And sometimes, feeding the soul outweighs possible health risks. For $5-$10, you walk away from the steam tables with a full Cuban meal that could easily satisfy two.
“This place is almost like church to me,” says Barbara Dominguez, 33, who lives in Chicago. She visits relatives in Miami every summer and never fails to stop at the Palacio on 57th. Today she’s walking out with a jug of mamey juice and a brown paper bag quickly turning translucent from the chicharron grease. “I never feel more Cuban than when I’m here. I guess it’s something about all those smells. The ripe fruits, the fried pork. It kind of feels like Nochebuena [Christmas Eve] every day of the year.”
At the inside counter, folks also yell for the tamales, for the white farmer’s cheese topped with ruby slices of guave paste, for the tropical juices in their rainbow of happy colors, for the country-style, curdled dulce de leche. Everything is made on the premises. Customers sniff and squeeze fresh mangoes, mameys, avocados and papayas stacked in wooden bins. And yes, they buy the house-rendered lard to go, $5 for a half gallon.
Here comes Palacio owner Rey Bermudez Jr.’s mom, Poli Bermudez, carrying a Styrofoam takeout box she can’t close because the chicharrones and masas de puerco (fried pork chunks) are piled so high.
Don’t even think about saying no when she offers Palacio’s nostalgia-flavored favorites. And she doesn’t want to hear that the syrupy mango juice would scandalize the South Beach Diet dude.
“I’m 73, and I don’t have high blood pressure or high cholesterol,” Poli, short for Apolonia, says as she offers twice-fried boniato. “I still eat what I ate in the country in Cuba when I was a girl. I don’t take pills for anything. Lard is the most natural thing there is. What will kill you is the fake stuff.”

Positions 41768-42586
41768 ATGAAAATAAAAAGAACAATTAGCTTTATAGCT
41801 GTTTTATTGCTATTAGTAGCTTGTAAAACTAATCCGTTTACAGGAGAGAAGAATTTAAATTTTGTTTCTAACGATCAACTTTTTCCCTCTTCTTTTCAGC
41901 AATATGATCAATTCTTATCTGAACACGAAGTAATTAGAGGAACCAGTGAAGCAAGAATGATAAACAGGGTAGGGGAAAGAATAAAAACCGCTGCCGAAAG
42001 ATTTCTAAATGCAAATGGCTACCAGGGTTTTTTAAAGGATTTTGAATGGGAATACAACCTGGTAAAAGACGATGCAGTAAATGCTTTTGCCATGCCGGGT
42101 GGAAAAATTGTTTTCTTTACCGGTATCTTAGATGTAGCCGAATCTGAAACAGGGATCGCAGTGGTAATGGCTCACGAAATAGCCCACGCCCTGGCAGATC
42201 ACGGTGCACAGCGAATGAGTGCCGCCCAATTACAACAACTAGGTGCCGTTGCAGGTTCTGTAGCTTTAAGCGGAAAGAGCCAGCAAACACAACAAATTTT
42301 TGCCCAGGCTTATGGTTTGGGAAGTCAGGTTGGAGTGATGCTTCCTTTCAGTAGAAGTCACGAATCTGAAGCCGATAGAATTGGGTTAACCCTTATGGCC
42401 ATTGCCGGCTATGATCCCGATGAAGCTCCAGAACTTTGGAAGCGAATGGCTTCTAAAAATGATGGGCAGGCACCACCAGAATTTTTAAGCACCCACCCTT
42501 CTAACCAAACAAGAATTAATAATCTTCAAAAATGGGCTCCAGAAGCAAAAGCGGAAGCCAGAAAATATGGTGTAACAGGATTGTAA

Poli runs the Palacio chain with Rey Jr., her only child. She was married to the elder Rey for 47 years but divorced him almost a decade ago, when she tired of his straying, she says. Rey Sr. ended up with the Palacio on Miller Road and 102nd Avenue and some other properties. But he still comes around to the Palacio on 57th. As a family, the trio is still pretty tight.
“When we started there, we had very few resources and very little knowledge of running a business,” says Rey Sr., 73. “We made so many sacrifices. But we were able to get ahead, and later we were able to employ so many people who came penniless from Cuba. I helped bring over 20 relatives. They all got their starts working there.”
But visiting 57th Avenue always leaves him with mixed feelings.
“Sometimes one commits mistakes in life,” he says. “It makes me happy, and it makes me sad to be there now. I saw customers bring in babies who later were grown men and women who would come in on their own. I have a lot of history there.”
“They’re both stubborn. But I think one day my father will be living with my mother again,” says Rey Jr., 48.
As a simple country girl outside Santa Clara in Central Cuba, Poli used to watch her family pull yuca and boniato from the ground. She never flinched when they killed pigs to roast over wood.
“Everything is still the same in my pueblo,” Poli says. “I visit as often as I can to be with my family. I still go to the well where I used to pump water. My oldest brother, who is 96, lives in the house where I was raised. Only now there is electricity, a good refrigerator, a TV. I have helped t he family a lot. I send them medicines – whatever they need. And I’m grateful that I was able to come to this country and be so successful being a guajirita who could barely read or write when I started this business with my husband.”